'No pressure, no diamonds': Guardians' Day 3 pick has seen it all

July 20th, 2022

CLEVELAND -- Adam Tulloch was ready to throw in the towel. His baseball dreams did not seem like they were going to pan out.

Little did he know he’d begin his professional career in the summer of 2022, as the Guardians selected the lefty hurler out of Arizona State University in the 15th round of the MLB Draft.

Tulloch had started his high school career with one school, then transferred to a more competitive school down the road to get better baseball experience, only to realize that he was the low man on the totem pole because he was younger than everyone else. As he was wrapping up his junior year, he knew he needed to make a change in order to get more playing time during his senior year so he could try to play in college. But was it worth it?

“To be honest, I wasn’t even really considering baseball as a possibility in college, let alone professionally,” Tulloch said.

Tulloch transferred to his local high school for his senior year and received one Division II offer from Wingate University. He heard nothing from Division I teams. Tulloch was born in July, which meant he was always the youngest (and smallest, considering he described himself as a late bloomer) in his class. But instead of just giving up, he decided to accept the offer to Wingate -- a decision that made it clear his dream was still to reach the Majors.

“Freshman year, I really fell in love with the sport again,” Tulloch said. “I’ve always loved baseball, but I really started having fun my freshman year.”

But just because Tulloch found a home that was relaxing, competitive and, most of all, enjoyable didn’t mean that he was taking his foot off the pedal. He knew he had to make some changes in order to reach professional baseball. So, his story of travel continued.

Tulloch moved from Wingate to a junior college (College of Central Florida) to West Virginia University.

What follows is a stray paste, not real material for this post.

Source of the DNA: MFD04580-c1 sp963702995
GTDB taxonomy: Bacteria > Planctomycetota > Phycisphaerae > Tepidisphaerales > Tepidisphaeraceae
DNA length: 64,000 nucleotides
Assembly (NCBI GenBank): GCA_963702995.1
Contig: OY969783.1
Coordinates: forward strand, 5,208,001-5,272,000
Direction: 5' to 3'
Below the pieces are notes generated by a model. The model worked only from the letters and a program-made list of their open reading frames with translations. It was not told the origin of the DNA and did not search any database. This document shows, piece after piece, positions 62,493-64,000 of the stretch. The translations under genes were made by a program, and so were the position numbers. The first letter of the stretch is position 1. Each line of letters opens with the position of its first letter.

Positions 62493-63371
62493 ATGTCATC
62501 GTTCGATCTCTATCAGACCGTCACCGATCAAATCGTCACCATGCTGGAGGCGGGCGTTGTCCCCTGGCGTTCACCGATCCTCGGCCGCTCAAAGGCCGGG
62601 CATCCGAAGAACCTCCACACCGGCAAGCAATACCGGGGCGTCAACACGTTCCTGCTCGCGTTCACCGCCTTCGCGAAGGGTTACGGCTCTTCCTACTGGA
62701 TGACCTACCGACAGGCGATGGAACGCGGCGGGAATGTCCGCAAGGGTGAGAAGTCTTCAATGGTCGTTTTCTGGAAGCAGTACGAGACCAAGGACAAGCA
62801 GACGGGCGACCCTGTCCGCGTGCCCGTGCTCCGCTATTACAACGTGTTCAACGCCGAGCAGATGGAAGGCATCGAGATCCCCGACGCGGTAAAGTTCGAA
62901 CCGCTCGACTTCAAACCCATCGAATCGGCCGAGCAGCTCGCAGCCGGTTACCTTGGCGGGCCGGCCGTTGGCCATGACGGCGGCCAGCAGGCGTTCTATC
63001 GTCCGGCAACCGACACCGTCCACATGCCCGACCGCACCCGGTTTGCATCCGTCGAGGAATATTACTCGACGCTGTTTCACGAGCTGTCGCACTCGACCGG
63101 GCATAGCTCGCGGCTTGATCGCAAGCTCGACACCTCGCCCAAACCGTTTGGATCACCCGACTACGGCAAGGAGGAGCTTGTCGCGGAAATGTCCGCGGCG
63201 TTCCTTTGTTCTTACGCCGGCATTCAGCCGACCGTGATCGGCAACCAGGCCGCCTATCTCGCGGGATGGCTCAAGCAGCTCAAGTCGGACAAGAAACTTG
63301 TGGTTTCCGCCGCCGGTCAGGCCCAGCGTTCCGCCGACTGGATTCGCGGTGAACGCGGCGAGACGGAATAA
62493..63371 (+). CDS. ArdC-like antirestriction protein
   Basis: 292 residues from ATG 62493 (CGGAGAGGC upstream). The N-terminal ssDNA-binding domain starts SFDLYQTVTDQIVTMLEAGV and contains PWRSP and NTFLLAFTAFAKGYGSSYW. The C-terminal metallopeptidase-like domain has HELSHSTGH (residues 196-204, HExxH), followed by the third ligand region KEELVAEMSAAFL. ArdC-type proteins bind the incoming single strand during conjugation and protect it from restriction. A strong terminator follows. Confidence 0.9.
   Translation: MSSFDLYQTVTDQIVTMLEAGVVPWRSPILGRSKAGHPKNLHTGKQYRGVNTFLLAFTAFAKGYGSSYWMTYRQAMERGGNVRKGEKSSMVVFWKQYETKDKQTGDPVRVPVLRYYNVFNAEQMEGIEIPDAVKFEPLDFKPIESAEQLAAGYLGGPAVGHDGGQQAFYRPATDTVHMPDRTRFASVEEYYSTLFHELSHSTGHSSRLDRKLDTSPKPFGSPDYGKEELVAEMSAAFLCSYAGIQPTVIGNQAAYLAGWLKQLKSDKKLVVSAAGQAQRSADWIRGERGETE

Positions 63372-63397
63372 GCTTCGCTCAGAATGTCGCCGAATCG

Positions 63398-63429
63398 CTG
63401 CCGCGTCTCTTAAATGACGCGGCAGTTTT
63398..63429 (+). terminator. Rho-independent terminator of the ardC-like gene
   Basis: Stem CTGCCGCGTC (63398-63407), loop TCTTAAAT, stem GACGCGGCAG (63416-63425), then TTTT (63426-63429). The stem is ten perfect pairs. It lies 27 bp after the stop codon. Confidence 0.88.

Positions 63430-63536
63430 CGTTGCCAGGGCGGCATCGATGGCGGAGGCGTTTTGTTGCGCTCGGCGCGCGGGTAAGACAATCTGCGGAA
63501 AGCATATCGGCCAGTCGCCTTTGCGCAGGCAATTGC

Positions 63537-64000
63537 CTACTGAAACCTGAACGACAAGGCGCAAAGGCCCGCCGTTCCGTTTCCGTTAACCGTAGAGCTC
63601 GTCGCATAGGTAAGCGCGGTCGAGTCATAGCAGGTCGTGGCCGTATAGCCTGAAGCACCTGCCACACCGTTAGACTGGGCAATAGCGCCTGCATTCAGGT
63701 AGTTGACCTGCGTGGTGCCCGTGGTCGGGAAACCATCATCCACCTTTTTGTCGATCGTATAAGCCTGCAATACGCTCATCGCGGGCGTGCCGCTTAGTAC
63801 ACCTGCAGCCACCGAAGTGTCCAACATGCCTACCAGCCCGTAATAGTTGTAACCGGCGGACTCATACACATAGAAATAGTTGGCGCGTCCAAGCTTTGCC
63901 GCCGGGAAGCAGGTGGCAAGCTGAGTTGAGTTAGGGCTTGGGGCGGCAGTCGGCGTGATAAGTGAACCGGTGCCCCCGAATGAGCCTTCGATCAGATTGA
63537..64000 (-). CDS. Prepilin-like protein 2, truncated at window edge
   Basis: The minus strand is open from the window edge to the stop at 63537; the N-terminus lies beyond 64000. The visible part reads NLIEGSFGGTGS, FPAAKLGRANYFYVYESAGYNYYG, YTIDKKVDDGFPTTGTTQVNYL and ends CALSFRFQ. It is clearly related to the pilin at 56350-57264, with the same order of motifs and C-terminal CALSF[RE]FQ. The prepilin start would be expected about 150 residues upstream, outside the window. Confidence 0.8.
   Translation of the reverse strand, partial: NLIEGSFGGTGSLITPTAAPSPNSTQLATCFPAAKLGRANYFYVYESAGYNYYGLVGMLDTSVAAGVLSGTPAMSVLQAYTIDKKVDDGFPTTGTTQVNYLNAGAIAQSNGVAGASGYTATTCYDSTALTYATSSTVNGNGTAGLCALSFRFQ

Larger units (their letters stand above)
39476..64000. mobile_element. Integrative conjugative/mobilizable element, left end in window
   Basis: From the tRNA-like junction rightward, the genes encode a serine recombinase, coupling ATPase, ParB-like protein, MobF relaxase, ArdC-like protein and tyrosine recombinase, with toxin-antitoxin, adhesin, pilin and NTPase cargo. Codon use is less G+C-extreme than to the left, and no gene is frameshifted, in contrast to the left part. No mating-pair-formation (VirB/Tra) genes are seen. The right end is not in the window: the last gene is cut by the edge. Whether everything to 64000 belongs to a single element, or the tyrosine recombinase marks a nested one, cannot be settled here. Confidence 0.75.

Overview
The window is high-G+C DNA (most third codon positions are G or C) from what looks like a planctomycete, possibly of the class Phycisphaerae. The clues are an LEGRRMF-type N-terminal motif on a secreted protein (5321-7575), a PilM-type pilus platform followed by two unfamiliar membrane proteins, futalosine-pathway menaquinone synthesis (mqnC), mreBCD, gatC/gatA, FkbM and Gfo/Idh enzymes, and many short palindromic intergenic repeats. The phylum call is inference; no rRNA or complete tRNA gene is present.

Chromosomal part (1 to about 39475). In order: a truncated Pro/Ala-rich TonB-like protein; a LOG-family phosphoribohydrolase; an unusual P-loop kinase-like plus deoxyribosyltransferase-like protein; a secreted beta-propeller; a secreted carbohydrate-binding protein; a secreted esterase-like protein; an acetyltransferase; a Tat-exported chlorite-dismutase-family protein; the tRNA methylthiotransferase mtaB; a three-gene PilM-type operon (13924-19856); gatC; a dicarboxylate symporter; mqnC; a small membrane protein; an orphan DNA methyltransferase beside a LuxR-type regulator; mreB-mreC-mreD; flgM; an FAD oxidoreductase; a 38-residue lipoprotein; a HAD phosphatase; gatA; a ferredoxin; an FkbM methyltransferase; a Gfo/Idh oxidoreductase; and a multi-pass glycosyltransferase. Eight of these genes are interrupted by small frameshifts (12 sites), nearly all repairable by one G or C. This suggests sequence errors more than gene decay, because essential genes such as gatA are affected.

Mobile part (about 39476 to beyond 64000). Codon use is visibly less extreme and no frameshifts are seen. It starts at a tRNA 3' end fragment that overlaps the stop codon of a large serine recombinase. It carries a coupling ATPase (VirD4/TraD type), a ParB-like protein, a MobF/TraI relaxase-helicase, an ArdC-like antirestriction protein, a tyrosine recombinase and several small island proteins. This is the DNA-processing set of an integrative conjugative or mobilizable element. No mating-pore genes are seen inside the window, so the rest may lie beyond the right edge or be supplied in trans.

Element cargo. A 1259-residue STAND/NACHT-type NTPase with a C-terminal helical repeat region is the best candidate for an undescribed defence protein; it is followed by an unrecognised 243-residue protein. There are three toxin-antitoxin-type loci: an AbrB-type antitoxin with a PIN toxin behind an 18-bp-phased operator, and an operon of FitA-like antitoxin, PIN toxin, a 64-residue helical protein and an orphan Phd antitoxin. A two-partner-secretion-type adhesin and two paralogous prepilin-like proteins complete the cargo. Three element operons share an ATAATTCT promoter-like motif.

“It was a very, very difficult decision for me to leave [Wingate],” Tulloch said. “But I knew just based off of history and how people view Division II compared to Division I that I’d have a little bit of a better chance of playing professional baseball if I did make the switch.”

After his season with West Virginia, he was drafted in the 17th round of the 2021 MLB Draft by the Dodgers, but he wanted more. In Tulloch’s typical fashion, that meant making another move. He ended up moving to Arizona State University for this past season.

Seven schools. Eight years. Seven different baseball coaches.

Yes, that process was as challenging as it sounds.

“I would definitely say it was more difficult,” Tulloch said. “Especially being a pitcher. You’re going out there with a new coach, a new team every single year, which in college baseball, it’s difficult.”

In the end, his moves paid off. Tulloch jumped two rounds in the Draft this year as opposed to 2021, getting selected in the 15th round by the Guardians.

“He’s 6-2, really strong, durable lower half, up to 96 [mph],” Guardians director of amateur scouting Scott Barnsby said. “He has an advanced feel for his changeup and we feel pretty good about the progression with his breaking ball, as well.”

Now, Tulloch is preparing for his eighth coach in the last nine years, ready to make the transition to professional baseball -- something he’s certainly had a lot of practice with.

“It has been really tough but there was a phrase we’d always say my freshman year, which was ‘No pressure, no diamonds,’” Tulloch said with a chuckle. “It really is. When you are able to go through things like that and handle that adversity, I really do think it makes you a stronger person and it opens up your eyes too.”

Tulloch will have a handful of familiar faces with him when he joins his new team this time. Arizona State teammate Jim Lampe was selected by Cleveland in the third round of the Draft on Monday and Tulloch’s old Cape Cod League roommate Aaron Davenport is already in the Guardians’ system.

It’s safe to say, he’s glad he didn’t throw in the towel.

“There’s been so many ups and downs,” Tulloch said. “It’s really unbelievable. To go from not even really thinking I was going to be playing baseball my senior year of high school … I don’t think it's going to compare. This is what I’ve dreamed of.”